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THE BURIED PYRAMID by Jane Lindskold

THE BURIED PYRAMID

By Jane Lindskold

Pub Date: June 1st, 2004
ISBN: 0-765-30260-8
Publisher: Tor

A young pistol-packing American girl accompanies her uncle, a wealthy British archaeologist, on a Victorian-era quest up the Nile.

Using a device that’s also central to her fantasy trilogy (The Dragon of Despair, 2003, etc.), Lindskold puts Jenny Benet, an orphan with survival skills honed on the American frontier, on a dangerous quest that has to do, ironically and dramatically, with notions of innocence, inheritance, and femininity. After her parents are lost in an Indian raid, Jenny travels to England to meet her uncle, Sir Neville Hawthorne. Some twenty years previously, Sir Neville was knighted for assisting a relative of Prince Albert’s escape from a desert tribe guarding the tomb of Pharaoh Neferankhotep. Now Sir Neville wants to return to solve peculiar mysteries surrounding the pharaoh, including the possibility that Neferankhotep was the biblical Moses. Competing for Sir Neville’s attention is Lady Audrey Cheshire, who also wants to make a name as an Egyptologist. After assembling a crew of servants and scholars, Sir Neville departs with Jenny for Egypt. En route, he receives coded letters from an enigmatic character named Sphinx warning him to stay away, and for about two hundred pages, the novel resembles one of Agatha Christie’s archaeological mysteries as Jenny and Sir Nigel try to guess who among their retinue or those awaiting them in Egypt is increasingly making threats, culminating in a knife attack by a figure costumed as Anubis, the jackal-headed Egyptian god of the dead. Sharp shooting from Jenny saves Sir Neville’s life, but Sphinx’s identity isn’t revealed until Sir Nigel locates the tomb and finds himself reunited with Lady Audrey and her competing expedition. Bedouin tribesmen lock everyone inside, where a supernatural presence takes them on a cosmic voyage—with real-world dangers—to a divine judgment putting the entire science of archaeology on trial.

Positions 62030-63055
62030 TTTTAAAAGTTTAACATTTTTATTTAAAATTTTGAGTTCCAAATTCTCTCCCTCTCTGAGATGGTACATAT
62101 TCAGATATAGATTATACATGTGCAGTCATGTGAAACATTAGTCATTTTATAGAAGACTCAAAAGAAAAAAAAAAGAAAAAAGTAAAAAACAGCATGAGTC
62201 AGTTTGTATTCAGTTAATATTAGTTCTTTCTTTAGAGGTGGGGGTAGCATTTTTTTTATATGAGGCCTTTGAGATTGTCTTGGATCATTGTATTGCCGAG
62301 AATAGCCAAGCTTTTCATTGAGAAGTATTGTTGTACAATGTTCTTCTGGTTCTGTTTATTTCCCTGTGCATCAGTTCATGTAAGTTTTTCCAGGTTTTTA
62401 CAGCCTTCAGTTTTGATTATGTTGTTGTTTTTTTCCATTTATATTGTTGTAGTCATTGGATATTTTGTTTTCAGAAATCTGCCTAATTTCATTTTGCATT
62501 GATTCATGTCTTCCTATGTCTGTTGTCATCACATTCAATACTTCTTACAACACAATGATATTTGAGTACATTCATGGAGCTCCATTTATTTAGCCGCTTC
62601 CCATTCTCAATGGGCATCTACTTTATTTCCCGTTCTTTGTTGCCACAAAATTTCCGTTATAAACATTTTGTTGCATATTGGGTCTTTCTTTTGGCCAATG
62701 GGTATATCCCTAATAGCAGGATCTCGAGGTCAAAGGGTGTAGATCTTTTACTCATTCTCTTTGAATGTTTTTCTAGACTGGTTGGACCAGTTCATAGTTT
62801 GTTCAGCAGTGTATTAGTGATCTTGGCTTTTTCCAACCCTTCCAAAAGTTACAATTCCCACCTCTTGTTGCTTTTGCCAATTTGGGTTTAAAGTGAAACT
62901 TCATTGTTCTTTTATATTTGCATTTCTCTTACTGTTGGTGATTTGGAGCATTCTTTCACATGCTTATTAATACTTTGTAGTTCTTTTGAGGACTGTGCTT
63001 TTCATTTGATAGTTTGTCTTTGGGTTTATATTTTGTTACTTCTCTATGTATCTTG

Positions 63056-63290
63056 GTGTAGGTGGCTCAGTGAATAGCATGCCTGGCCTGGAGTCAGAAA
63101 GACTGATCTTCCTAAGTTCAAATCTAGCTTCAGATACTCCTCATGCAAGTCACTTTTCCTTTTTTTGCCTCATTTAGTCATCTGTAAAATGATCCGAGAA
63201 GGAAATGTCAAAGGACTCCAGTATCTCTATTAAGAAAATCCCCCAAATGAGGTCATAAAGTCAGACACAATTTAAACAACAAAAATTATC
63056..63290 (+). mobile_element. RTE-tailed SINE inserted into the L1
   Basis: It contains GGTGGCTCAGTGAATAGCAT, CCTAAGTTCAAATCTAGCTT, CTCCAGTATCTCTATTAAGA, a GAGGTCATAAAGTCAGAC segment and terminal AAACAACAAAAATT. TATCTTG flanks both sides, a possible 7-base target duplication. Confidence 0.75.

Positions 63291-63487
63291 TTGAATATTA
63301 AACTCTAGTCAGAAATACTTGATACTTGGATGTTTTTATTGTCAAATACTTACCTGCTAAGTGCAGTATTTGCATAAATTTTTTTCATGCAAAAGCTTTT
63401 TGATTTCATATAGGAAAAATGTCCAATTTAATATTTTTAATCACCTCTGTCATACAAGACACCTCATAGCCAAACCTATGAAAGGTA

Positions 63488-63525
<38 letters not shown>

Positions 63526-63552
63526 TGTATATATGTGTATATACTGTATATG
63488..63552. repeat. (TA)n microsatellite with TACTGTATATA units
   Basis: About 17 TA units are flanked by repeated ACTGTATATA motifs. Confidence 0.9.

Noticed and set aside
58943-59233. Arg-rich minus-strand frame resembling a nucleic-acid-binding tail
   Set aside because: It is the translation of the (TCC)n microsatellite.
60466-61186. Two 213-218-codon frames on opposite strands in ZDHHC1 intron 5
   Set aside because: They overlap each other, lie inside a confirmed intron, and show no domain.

Slow-paced and dialogue-heavy, as is typical for Lindskold, with a wildly unbelievable climax that undercuts strongly realistic beginnings.